Norovirus: an overview SIMONE GUADAGNUCCI MORILLO1, MARIA
CARMO SAMPAIO TAVARES TIMENETSKY2
M.Sc. in Sciences, Laboratory Research Program in Public Health/Disease Control Coordination Office, State Secretary of Health, SP; Biologist, Nucleus of Enteric Diseases, Virology Center, Instituto Adolfo Lutz, State Secretary of Health, São Paulo, SP, Brazil 2 Ph.D. in Microbiology, Universidade de São Paulo, Institute of Biological Sciences; Director of the Virology Center, Instituto Adolfo Lutz, State Secretary of Health, São Paulo, SP, Brazil
SUMMARY Although noroviruses (NoVs) were the first viral agents linked to gastrointestinal disease, for a long time they have been considered secondary cause of gastroenteritis, second to rotaviruses as etiologic agents. The development of molecular techniques in diagnosing NoV provided a clearer insight into the epidemiological impact of these viruses, which are currently recognized not only as the leading cause of non-bacterial gastroenteritis outbreaks, but also as a major cause of sporadic gastroenteritis in both children and adults. This review focuses on the required knowledge to understand their morphology, genetics, transmission, pathogenesis, and control. Since no vaccine is available, prevention of NoV infection relies mainly on strict community and personal hygiene measures. Keywords: Norovirus; gastroenteritis; diarrhea.
Study conducted at Instituto Adolfo Lutz, Virology Center, Nucleus of Enteric Diseases, São Paulo, SP, Brazil
Submitted on: 01/18/2011 Approved on: 05/01/2011
Correspondence to: Maria do Carmo Sampaio Tavares Timenetsky Av. Dr. Arnaldo, 355 CEP 01246-902 São Paulo, SP, Brazil Phone: 55 + 11 3068 2909 Fax: 55 + 11 3085 3505 [email protected]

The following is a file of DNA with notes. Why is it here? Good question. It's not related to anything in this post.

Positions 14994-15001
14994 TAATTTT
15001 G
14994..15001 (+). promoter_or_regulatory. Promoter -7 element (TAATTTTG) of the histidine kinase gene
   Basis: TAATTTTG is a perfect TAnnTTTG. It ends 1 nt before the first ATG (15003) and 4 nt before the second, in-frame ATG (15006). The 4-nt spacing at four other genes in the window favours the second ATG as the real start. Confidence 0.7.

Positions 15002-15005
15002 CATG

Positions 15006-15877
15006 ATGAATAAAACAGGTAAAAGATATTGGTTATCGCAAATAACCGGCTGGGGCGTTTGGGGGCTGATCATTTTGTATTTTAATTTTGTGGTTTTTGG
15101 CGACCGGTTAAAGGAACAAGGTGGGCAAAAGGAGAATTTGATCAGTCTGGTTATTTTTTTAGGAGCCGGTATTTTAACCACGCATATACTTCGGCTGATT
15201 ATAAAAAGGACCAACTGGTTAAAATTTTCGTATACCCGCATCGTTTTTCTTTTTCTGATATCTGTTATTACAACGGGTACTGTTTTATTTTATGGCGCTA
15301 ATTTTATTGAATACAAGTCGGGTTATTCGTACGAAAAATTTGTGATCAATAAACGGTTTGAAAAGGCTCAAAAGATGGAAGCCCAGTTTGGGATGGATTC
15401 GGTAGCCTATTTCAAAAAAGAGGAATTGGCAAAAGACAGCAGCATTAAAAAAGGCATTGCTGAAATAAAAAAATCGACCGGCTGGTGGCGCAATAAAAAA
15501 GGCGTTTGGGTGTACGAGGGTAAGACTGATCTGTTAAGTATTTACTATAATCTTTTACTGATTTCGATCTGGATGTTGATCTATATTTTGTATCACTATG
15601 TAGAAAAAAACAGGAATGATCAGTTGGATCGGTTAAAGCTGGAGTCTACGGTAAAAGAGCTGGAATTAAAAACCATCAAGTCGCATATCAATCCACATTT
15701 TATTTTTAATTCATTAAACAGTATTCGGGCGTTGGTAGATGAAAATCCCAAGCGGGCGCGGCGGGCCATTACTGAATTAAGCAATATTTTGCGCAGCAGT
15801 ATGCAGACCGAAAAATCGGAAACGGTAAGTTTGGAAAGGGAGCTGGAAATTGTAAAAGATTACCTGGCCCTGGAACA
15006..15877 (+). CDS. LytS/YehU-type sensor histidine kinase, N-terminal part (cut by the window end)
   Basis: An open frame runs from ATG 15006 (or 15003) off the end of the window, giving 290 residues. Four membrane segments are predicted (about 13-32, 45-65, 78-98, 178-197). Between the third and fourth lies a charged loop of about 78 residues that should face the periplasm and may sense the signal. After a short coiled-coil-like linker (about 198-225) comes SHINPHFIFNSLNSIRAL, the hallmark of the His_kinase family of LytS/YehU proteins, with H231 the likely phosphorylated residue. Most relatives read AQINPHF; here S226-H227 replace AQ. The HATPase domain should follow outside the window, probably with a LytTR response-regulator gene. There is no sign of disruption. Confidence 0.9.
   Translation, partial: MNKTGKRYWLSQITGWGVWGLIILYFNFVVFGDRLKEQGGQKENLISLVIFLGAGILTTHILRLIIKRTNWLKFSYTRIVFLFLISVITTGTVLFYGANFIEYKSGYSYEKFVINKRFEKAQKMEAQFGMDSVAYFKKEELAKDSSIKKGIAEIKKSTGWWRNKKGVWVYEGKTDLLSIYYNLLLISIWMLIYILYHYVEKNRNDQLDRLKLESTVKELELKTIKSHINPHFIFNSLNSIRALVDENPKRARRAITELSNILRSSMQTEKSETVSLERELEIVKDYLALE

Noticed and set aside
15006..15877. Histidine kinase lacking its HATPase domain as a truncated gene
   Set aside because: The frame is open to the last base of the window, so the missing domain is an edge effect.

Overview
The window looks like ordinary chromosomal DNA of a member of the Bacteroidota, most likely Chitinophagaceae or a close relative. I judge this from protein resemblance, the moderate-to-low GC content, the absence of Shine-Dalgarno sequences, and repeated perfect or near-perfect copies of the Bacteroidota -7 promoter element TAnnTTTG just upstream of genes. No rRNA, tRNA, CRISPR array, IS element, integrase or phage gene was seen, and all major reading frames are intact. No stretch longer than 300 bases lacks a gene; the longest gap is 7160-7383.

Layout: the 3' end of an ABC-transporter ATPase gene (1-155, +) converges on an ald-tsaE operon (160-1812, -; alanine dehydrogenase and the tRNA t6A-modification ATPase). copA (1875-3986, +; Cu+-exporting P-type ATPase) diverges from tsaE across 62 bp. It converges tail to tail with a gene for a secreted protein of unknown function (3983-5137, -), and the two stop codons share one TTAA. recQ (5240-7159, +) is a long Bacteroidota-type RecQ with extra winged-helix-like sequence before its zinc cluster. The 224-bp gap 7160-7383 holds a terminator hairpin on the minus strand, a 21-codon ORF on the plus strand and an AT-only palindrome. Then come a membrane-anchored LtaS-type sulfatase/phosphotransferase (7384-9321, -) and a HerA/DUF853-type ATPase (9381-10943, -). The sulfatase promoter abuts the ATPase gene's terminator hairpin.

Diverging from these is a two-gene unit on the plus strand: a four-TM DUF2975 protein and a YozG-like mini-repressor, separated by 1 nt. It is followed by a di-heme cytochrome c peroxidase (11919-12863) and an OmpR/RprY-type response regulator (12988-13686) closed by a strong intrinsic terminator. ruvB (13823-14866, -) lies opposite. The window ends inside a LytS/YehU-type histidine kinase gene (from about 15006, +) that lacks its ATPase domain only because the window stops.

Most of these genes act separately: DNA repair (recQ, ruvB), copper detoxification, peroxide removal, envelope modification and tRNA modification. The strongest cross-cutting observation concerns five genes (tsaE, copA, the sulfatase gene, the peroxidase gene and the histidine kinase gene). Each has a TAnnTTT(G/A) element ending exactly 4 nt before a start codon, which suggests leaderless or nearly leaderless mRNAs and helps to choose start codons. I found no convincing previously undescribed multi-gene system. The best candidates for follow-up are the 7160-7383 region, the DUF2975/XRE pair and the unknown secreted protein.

Conflict of interest: None. ©2011 Elsevier Editora Ltda. Este é um artigo Open Access sob a licença de CC BY-NC-ND
SIMONE GUADAGNUCCI MORILLO ET AL.
INTRODUCTION Acute gastroenteritis is one of the most common diseases in humans; in the United States, it is the second leading cause for reporting, followed by respiratory infections1. A billion cases of acute diarrhea are estimated to occur yearly in children and adults worldwide2. Gastroenteritis is usually expressed as a mild diarrhea, but it can be seen as a severe form with enhanced symptoms (nausea and vomiting), possibly leading to dehydration and death. The annual mortality associated with gastroenteritis has been estimated as four to six million people2. The etiology of diarrheas can involve several agents, such as viruses, bacteria, and parasites. Bacterial agents are relatively more important in developing countries, whereas viral agents are more relevant in industrialized countries. The importance of these agents is related to hygiene and sanitation conditions for the population1. In 1972, a 27-nm viral particle was discovered in an infectious filtrate of human fecal samples over a gastroenteritis outbreak in Norwalk, Ohio3. Since then, the number of viral agents associated with gastroenteritis has progressively increased, with rotaviruses4, astroviruses5, and Norwalk-like viruses6 being identified. Currently, most gastroenteritis in children are considered to be caused by viruses included in four different families: Reoviridae (rotavirus), Caliciviridae (norovirus and sapovirus), Astroviridae (astrovirus), and Adenoviridae (adenovirus)7.